Some experts say that slowing down the push for budget balancing — though not abandoning it — while stimulating the economy could form the basis of a more successful EU approach to the crisis.
But there are more radical voices on the rise. Alexis Tsipras, the left-wing politician now trying to form a government in Greece, wants to pull out of the agreement under which the country is receiving bailout funds.
Samaras said that would bring catastrophe.
"The Greek people have not given a mandate to destroy the country, nor to leave the euro," Samaras said. "Quite the opposite. And those who understood something like that are altering and misinterpreting the electoral result."
As the political wrangling in Greece continues, the question of whether the union will hold together, whether Robert Schuman's dream will survive, hangs in the balance.
EU leaders, while they have been accused of often being a half-step late in their responses to the series of crises, have nevertheless shown strong and durable political will in their efforts to save the European project.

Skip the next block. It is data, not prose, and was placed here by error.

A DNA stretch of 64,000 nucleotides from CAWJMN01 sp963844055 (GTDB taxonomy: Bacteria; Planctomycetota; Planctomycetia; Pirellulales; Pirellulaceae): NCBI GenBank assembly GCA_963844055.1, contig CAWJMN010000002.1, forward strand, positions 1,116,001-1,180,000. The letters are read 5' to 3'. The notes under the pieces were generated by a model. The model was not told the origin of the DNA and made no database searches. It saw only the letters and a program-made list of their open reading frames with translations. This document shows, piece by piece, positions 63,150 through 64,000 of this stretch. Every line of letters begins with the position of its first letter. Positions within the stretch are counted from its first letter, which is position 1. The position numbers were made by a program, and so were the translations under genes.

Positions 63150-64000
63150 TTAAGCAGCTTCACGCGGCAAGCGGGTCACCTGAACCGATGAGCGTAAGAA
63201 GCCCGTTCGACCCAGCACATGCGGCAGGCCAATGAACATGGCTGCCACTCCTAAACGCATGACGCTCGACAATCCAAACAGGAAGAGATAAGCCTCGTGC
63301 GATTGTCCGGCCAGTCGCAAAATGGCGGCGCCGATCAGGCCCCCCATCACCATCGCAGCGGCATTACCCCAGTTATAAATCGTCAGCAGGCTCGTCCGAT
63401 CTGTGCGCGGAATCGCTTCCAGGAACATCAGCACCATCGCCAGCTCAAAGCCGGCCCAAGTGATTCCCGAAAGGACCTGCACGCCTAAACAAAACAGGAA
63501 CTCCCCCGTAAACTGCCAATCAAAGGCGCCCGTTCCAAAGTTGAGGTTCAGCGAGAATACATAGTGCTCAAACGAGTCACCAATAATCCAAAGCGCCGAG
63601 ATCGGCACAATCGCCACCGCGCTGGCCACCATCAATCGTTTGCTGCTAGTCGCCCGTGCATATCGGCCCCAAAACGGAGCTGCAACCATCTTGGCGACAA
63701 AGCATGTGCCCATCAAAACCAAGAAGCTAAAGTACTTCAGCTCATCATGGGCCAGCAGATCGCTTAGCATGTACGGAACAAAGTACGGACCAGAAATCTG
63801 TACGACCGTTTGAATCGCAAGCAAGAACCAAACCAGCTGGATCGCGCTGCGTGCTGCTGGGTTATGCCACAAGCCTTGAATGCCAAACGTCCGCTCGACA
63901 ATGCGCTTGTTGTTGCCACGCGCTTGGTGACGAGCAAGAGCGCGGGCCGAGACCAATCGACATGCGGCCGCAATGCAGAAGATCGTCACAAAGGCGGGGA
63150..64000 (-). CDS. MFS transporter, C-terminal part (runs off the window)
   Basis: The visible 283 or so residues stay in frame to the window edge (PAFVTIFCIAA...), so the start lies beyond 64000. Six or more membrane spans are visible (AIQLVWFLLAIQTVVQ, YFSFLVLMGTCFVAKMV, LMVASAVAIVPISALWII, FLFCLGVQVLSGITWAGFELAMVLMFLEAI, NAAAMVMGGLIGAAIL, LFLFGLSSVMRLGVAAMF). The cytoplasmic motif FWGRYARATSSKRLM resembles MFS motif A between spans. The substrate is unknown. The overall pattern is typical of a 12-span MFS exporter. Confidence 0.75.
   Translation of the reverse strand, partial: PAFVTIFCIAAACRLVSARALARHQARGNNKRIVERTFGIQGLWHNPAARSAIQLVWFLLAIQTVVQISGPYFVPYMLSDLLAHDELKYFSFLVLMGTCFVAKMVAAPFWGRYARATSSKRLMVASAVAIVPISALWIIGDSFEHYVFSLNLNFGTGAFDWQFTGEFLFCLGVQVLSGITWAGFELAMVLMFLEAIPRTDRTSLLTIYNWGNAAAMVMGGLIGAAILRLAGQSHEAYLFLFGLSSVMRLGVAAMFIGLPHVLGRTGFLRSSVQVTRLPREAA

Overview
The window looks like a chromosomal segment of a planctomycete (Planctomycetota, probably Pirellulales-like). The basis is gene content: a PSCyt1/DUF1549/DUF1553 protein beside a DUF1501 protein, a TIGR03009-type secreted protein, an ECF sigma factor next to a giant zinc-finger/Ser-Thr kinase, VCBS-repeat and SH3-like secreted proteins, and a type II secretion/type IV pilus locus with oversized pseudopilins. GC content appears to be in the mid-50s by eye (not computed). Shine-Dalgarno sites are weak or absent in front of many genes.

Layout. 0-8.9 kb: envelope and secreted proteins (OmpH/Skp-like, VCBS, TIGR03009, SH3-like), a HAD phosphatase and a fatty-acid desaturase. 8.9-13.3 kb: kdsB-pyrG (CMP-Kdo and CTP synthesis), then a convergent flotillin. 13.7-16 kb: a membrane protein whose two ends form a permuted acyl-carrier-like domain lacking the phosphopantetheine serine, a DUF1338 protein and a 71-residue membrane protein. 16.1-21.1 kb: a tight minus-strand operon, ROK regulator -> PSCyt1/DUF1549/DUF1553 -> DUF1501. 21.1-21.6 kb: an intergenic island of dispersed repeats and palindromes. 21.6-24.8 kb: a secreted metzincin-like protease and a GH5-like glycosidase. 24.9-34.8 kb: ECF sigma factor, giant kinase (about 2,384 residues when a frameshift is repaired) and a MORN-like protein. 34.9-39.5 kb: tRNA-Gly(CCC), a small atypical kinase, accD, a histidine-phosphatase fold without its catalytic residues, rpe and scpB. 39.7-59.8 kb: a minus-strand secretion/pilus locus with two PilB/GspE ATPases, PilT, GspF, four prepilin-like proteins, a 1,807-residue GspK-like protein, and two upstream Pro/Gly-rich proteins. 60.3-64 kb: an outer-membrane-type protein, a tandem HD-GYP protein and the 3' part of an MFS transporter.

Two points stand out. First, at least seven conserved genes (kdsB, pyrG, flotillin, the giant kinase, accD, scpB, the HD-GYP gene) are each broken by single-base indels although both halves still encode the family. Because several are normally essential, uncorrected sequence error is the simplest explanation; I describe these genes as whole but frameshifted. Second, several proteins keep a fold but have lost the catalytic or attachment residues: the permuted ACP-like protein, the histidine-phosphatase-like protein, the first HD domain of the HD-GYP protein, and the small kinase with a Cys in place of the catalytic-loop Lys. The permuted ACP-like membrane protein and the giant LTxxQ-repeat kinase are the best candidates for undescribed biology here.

They have faced down other crises that felt more immediately threatening, such as in December, when it was unknown whether Greece would fulfill the conditions to receive a €130 billion rescue package.
But De Grauwe says Europe is today entering more treacherous terrain.
"This is in a way deeper, because it's more political," he said. "It's testing the political viability of the project."
Elena Becatoros in Athens contributed to this report.
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